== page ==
TOPTokyo LifeNews & OpinionNews Roundup: Naomi Osaka And Fellow Tennis Players Raise Concerns Regarding Whereabouts Of Peng Shuai

News Roundup: Naomi Osaka And Fellow Tennis Players Raise Concerns Regarding Whereabouts Of Peng Shuai

The former Wimbledon and French Open doubles champion claimed she was sexually assaulted by a prominent Chinese politician and hasn’t been seen or publicly heard from since

By Matthew Hernon

In this week’s news roundup we have the latest on the disappearance of tennis player Peng Shuai. There’s yet another individual award for Shohei Ohtani and a crucial win for Japan in their recent FIFA World Cup qualifier. In the entertainment world, two of the country’s most popular actors tied the knot. Tensions between Korea and Japan, meanwhile, escalated further after the visit to a disputed island by a police chief. We also have more on Japan’s vaccination drive and some good news, potentially at least, for foreign workers.  

Tennis Authorities Cast Doubts on Alleged Email from Peng Shuai  

Pressure continues to mount on the Chinese authorities to confirm the whereabouts of Peng Shuai. The 35-year-old two-time doubles Grand Slam champion hasn’t officially been heard of since she posted on Weibo earlier this month alleging that China’s former vice premier had sexually assaulted her. Several tennis players have raised concerns about Shuai’s fate including men’s number one Novak Djokovic and 23-time Grand Slam champion Serena Williams. Japanese-Haitian star Naomi Osaka has also spoken out. She recently gave her thoughts on the situation via Twitter.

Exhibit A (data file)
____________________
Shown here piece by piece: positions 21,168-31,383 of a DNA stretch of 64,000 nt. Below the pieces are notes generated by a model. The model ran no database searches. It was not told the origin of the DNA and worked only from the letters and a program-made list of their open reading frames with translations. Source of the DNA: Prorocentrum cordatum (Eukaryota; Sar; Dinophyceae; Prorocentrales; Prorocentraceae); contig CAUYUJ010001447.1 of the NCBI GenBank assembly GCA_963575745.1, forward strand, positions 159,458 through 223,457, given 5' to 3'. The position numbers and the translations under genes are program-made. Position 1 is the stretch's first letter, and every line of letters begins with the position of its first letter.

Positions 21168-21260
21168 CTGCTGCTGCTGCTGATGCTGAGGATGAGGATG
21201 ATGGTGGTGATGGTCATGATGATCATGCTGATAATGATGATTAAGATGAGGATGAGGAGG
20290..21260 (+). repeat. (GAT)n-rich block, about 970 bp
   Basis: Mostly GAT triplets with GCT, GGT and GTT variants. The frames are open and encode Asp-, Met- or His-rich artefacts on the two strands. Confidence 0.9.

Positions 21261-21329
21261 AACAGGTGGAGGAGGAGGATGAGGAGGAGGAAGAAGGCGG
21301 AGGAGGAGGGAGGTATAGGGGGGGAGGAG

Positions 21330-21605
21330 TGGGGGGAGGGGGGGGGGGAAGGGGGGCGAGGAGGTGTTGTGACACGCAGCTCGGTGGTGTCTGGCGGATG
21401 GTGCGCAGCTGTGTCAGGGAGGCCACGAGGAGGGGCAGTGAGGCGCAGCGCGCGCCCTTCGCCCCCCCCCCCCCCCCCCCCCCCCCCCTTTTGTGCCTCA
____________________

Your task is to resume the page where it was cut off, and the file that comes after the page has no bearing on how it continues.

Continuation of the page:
“Censorship is never ok at any cost. I hope Peng Shuai and her family are safe and ok. I’m in shock of the current situation and I’m sending my love and light her way,” wrote Osaka. In response to increased pressure, the state-owned media organization CGTN released an email purportedly from Shuai. “I’m not missing, nor am I unsafe. I’ve just been resting at home and everything is fine,” it said. Many have raised doubts over the authenticity of the email, including Steve Simon, head of the Women’s Tennis Association. 

Ohtani Named MVP 

As expected, Shohei Ohtani was today crowned the American League’s Most Valuable Player (MVP). Receiving all 30 first-place votes, he became only the fifth player in history to win the award unanimously. The last to do so was fellow Los Angeles Angels star Mike Trout back in 2014. “It’s been something special to witness what you’ve accomplished as a teammate. You have put together a season of your own… Well deserved. #Shotime #MVP,” wrote Trout on his Twitter page.  The Philadelphia Phillies Bryce Harper captured the National League’s MVP prize. 

In soccer, Japan climbed up to second in their FIFA World Cup qualifying group with a narrow 1-0 win away in Oman. Genk winger Junya Ito was once again the hero with the crucial strike on 81 minutes following good work down the left by lively substitute Kaoru Mitoma. In the group’s other games, Australia could only draw with China, pushing them down to third spot. Saudi Arabia currently lead the table by four points. They beat Vietnam 1-0. In rugby, Japan defeated Portugal 38-25 in the first ever meeting between the two sides. 

Island Row Leads to Press Conference No-Show 

US Deputy Secretary of State Wendy Sherman was forced to answer questions on her own at a press conference on Wednesday after the vice foreign ministers of Japan and Korea, Takeo Mori and Choi Jong-kun, failed to show up. “There are some bilateral differences between Japan and the Republic of Korea that are continuing to be resolved,” said Sherman. The three officials had met earlier in the day to discuss, among other things, regional tensions.